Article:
If you don’t have an ice cream maker, don’t fret, you can use two coffee cans (cleaned out of course), some ice, salt, and duct tape and make it at home- This is the method we used when I was a kid. You can read all about it here along with a true and funny story about making ice cream with kids. This is also a fun thing to do while camping- You can pre-mix the ingredients and take it in your cooler.
Here is the basic recipe I use. Please note that the ingredients used are chosen specifically for their fat content so the ice cream will be creamy. If you alter the ingredients at all, the ice cream will be gritty, grainy, or have ice crystals in it.
Ice Cream Base (makes about 1.5 quarts)
2 cups Heavy Whipping Cream- DO NOT USE half and half, fat free half and half or non-dairy creamer).
1 cup whole milk- You have to use whole milk or you’ll get ice crystals
3/4 c sweetener (I used white sugar, you can also use brown sugar, or 1 for 1 Splenda)
1 T Vanilla extract
pinch of salt
Prepare Ice Cream maker as machine instruction call for, or set up your Coffee Can ice cream maker.
Place all ingredients into chilled mixing bowl, and mix with hand mixer until all ingredients are well blended,
Pour into cream cream maker.
Turn on ice cream maker, or start rolling your coffee cans!
If you want to make my PB Fit ice cream, add 3/4 c PB Fit and 1/2 c. semi-sweet chocolate chips in step two.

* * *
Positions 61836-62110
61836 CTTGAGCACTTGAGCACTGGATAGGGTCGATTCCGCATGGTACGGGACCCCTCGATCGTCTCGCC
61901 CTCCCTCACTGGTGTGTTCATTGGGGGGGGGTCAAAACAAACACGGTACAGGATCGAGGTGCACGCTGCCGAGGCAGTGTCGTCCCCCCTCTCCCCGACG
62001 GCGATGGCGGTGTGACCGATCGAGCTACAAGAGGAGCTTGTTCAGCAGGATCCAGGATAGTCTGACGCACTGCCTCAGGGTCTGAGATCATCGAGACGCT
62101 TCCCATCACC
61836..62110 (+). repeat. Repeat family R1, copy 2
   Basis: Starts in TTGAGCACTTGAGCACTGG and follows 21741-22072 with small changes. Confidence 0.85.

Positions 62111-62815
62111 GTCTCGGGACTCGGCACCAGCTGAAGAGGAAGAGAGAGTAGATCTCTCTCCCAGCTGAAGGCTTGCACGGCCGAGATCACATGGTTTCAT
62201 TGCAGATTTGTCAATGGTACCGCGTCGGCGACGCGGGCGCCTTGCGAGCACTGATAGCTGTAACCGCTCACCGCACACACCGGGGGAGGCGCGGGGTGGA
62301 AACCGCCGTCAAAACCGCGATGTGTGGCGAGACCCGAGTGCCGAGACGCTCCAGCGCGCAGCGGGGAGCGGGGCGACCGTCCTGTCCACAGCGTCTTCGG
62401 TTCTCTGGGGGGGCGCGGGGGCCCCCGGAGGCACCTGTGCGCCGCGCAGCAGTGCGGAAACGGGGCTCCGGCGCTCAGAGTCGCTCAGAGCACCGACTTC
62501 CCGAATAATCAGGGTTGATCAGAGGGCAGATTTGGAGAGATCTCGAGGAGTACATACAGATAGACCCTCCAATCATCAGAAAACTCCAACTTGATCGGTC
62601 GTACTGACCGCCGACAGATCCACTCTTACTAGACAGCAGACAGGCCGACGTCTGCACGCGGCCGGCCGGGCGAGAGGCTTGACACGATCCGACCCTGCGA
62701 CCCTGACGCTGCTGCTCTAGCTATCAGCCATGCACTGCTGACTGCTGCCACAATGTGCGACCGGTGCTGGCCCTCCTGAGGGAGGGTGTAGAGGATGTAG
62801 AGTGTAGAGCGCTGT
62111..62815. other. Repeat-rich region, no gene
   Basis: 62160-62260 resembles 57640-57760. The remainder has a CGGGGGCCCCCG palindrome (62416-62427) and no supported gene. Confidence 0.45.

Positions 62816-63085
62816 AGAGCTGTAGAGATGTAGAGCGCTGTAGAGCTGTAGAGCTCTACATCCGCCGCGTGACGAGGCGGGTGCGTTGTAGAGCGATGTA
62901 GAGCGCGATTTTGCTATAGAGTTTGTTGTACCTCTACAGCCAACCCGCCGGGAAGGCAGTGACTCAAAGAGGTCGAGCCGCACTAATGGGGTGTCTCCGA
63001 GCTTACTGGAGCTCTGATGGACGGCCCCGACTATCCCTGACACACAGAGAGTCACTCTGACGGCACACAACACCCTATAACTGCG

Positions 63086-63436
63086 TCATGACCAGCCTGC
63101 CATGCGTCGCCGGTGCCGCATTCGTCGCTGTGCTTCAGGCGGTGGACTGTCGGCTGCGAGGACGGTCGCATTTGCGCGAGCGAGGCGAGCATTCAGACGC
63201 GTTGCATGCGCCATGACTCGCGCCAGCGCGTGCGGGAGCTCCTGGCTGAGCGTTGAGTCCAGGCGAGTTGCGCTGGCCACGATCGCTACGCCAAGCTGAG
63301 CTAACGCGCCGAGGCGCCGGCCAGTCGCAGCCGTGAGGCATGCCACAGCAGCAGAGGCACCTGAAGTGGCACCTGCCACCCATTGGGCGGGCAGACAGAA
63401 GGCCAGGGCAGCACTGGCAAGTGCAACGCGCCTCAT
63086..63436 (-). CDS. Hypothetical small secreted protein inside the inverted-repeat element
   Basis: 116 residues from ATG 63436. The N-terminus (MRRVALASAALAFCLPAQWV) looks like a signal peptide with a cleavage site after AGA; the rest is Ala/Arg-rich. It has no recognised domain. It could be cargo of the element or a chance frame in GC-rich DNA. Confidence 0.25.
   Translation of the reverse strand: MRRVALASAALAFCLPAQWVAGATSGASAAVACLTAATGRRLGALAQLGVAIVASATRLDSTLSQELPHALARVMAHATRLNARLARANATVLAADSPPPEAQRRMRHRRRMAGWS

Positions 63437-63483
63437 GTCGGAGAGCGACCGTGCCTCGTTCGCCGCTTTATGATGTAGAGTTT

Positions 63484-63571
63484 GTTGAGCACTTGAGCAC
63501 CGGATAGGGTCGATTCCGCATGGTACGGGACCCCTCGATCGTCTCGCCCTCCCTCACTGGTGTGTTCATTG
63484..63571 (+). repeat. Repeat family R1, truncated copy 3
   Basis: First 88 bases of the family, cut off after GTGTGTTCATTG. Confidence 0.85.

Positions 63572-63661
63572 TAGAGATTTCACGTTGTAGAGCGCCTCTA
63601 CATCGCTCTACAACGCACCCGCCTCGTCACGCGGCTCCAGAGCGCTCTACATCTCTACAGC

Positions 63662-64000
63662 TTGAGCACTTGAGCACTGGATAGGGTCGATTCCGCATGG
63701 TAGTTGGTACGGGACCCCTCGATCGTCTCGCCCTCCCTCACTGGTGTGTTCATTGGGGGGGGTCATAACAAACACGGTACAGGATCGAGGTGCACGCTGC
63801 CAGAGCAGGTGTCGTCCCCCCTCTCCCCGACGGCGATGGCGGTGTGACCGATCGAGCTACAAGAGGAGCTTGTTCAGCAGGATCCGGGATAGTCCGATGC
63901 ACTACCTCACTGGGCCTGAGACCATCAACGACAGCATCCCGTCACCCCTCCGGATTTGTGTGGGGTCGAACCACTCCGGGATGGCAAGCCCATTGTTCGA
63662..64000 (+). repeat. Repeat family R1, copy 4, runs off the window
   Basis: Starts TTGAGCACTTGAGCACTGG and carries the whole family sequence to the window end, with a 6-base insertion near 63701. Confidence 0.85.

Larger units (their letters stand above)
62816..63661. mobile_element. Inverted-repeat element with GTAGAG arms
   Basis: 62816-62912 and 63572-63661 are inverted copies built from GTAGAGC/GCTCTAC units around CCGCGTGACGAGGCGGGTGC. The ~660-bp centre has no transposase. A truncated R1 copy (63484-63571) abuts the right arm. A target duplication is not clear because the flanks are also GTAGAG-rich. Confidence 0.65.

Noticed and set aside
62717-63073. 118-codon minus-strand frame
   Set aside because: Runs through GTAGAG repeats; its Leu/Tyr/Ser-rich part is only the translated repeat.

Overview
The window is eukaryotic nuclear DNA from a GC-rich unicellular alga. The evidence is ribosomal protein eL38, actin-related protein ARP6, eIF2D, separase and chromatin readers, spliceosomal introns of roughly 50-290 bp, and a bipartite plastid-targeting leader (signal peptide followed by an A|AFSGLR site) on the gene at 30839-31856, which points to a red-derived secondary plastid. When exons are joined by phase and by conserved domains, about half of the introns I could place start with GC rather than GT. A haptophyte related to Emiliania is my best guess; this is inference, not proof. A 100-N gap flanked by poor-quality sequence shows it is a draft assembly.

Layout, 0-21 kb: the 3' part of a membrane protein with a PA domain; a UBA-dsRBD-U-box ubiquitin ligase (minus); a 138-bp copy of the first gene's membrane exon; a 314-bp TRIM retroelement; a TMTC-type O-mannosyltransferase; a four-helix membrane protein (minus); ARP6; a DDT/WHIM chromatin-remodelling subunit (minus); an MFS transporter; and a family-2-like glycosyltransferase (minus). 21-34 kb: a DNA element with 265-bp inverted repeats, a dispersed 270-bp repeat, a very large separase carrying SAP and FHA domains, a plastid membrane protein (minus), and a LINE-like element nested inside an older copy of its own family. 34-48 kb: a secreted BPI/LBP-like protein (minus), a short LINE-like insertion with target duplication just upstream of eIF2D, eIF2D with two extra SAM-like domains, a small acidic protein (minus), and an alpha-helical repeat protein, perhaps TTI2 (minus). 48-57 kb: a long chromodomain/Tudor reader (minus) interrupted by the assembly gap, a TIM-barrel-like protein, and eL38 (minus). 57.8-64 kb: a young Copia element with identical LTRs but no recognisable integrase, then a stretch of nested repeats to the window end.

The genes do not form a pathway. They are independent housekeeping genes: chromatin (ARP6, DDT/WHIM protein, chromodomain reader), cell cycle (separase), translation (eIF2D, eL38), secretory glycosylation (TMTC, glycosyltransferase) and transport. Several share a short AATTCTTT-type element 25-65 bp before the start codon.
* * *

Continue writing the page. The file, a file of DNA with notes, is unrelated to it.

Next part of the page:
Chocolate Malt ice cream is the base recipe with 3/4 cup cocoa powder, 1/4 c malt powder, and an additional 1/2 c brown sugar.
Now onto the economics: Is making your own ice cream cheaper? Usually, yes. We used flavorings that we already have on hand, and I recommend that you do the same- You know what flavors you like, and you probably already have some flavorings on hand.
32 oz. Whipping cream- $4.99
1 qt. Whole Milk .99
That’s enough cream to make 2 2-quart batches of ice cream.
You can watch a video of the ice cream maker going here, and don’t forget to follow me on Instagram too! I post all kinds of fun stuff there!
Disclaimer: I have linked to items on Amazon. If you click through and make a purchase, I may receive a small commission. Monies earned through commissions are used to offset the costs associated with running the blog (and the occasional cup of coffee).
Talk Back: What is your favorite flavor of Ice Cream? Have you ever made Ice Cream at home before?
It’s July, and for most of us, Our New Years Resolutions are a thing of the past. Mr. and I were talking today about ways we could reign in our budget. We’re not making it rain by any means, but… we could make a few changes. Here are my top ten tips, and trust me, I’ve already started incorporating some of these. I’ll have all of them back in the works by weeks’ end.